Want to learn the basics of creating a financial forecast model? If so, you’ve come to the right place.
Whether you’re a Financial Analyst or the CFO sitting at the table with the ‘big players’ – you need a comprehensive understanding of financial forecasting.
Having a financial forecast model in place helps you identify what steps to take for continued growth and profitability. Put simply, financial forecasting predicts the future performance of the business.
But… what does a financial forecast look like? And how can you build a financial forecast model from the ground up?
Ilya Osver is a Financial Analyst with more than 14 years of experience. He revealed his best insider tips for creating a financial forecast model on the Two Cents: Finance Talk podcast.
We covered everything from the basics of building financial models on Excel to navigating frauds in financial standings. It’s a great conversation and one you don’t want to miss!
Tune in to this episode of the Two Cents podcast below:
Or keep reading to learn:
- What financial forecasting is (bringing it back to the basics!)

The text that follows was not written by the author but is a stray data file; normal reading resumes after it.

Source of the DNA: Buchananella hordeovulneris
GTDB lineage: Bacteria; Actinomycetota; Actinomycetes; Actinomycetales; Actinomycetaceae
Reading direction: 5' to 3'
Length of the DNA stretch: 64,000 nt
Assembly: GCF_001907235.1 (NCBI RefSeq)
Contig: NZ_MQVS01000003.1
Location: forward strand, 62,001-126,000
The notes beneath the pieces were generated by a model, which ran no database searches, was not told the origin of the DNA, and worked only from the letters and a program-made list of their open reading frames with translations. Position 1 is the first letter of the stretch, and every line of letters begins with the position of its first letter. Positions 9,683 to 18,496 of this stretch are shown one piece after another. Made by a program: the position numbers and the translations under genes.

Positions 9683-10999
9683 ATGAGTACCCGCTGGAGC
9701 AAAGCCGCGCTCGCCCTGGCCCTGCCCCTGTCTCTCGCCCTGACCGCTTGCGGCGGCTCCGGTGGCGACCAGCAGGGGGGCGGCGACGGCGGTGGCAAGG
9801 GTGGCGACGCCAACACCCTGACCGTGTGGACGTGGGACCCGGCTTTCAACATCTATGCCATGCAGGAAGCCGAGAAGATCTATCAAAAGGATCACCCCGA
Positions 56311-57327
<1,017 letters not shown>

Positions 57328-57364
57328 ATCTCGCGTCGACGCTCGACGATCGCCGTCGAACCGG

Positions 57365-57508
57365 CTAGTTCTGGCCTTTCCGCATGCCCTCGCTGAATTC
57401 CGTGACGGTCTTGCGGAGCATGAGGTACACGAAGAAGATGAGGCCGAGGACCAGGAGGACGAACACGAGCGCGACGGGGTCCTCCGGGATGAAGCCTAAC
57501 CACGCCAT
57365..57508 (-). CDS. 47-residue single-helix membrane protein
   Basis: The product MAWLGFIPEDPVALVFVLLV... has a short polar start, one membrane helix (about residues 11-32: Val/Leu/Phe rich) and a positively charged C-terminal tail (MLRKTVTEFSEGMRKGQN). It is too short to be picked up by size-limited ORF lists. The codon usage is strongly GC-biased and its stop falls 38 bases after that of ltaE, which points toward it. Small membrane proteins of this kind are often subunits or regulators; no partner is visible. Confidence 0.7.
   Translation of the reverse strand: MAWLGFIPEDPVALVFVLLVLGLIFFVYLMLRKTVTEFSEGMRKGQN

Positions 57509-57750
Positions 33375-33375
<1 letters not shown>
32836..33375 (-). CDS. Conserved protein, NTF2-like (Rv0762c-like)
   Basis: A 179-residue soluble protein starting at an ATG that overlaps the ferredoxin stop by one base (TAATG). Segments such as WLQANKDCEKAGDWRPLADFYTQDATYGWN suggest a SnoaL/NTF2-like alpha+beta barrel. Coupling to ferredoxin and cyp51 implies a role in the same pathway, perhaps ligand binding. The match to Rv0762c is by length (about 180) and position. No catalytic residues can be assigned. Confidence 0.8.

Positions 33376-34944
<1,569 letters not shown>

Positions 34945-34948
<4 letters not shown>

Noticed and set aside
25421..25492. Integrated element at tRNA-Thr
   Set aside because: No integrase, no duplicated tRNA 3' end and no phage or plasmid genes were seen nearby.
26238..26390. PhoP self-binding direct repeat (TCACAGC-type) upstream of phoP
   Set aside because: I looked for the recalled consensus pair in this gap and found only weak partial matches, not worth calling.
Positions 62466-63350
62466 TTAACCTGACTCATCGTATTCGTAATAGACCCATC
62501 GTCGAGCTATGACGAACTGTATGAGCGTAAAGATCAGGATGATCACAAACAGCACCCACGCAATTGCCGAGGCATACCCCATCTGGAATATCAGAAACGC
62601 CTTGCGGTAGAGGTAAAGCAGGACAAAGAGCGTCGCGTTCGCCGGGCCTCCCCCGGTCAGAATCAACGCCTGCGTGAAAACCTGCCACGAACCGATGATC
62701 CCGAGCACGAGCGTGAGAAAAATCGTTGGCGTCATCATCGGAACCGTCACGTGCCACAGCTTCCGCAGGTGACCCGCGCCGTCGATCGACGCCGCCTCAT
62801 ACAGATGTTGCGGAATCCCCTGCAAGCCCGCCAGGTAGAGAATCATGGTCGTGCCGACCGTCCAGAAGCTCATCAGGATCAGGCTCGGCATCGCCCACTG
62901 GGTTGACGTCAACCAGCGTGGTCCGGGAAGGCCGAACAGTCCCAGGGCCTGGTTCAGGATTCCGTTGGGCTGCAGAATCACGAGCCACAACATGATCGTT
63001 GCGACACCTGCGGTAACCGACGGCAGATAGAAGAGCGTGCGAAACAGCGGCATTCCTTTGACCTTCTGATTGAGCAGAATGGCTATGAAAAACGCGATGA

- The benefits of financial modeling
- What tools should be in your financial forecasting model ‘survival kit’
- How financial forecast models predict the future of the business
- How to create a financial forecast in Microsoft Excel
What is financial forecasting?
Financial forecasting predicts the future performance of an organization. You can build a financial forecasting model in Excel and use it to create income statements, financial statements, balance sheets, cash flow statements, pricing, and more.
Financial forecast models rely on historical data to build projections for the future financial performance of the organization. It’s worth noting that although financial forecast models are based on data, forecasting financial data relies on assumptions.
“It's not like predicting the future, even if it sounds like it. Rather, you're looking at the approval, a historical perspective, and trying to guess what's going on in the future. What you've done before, and what you did wrong before, will lead you to better results in the future.” – Ilya Osver.
The benefits of using a financial forecast model
As you can imagine, there are countless benefits of using a financial forecasting model, including:
- The ability to consider more than one potential outcome. You can test multiple scenarios to help ensure the business takes the right steps.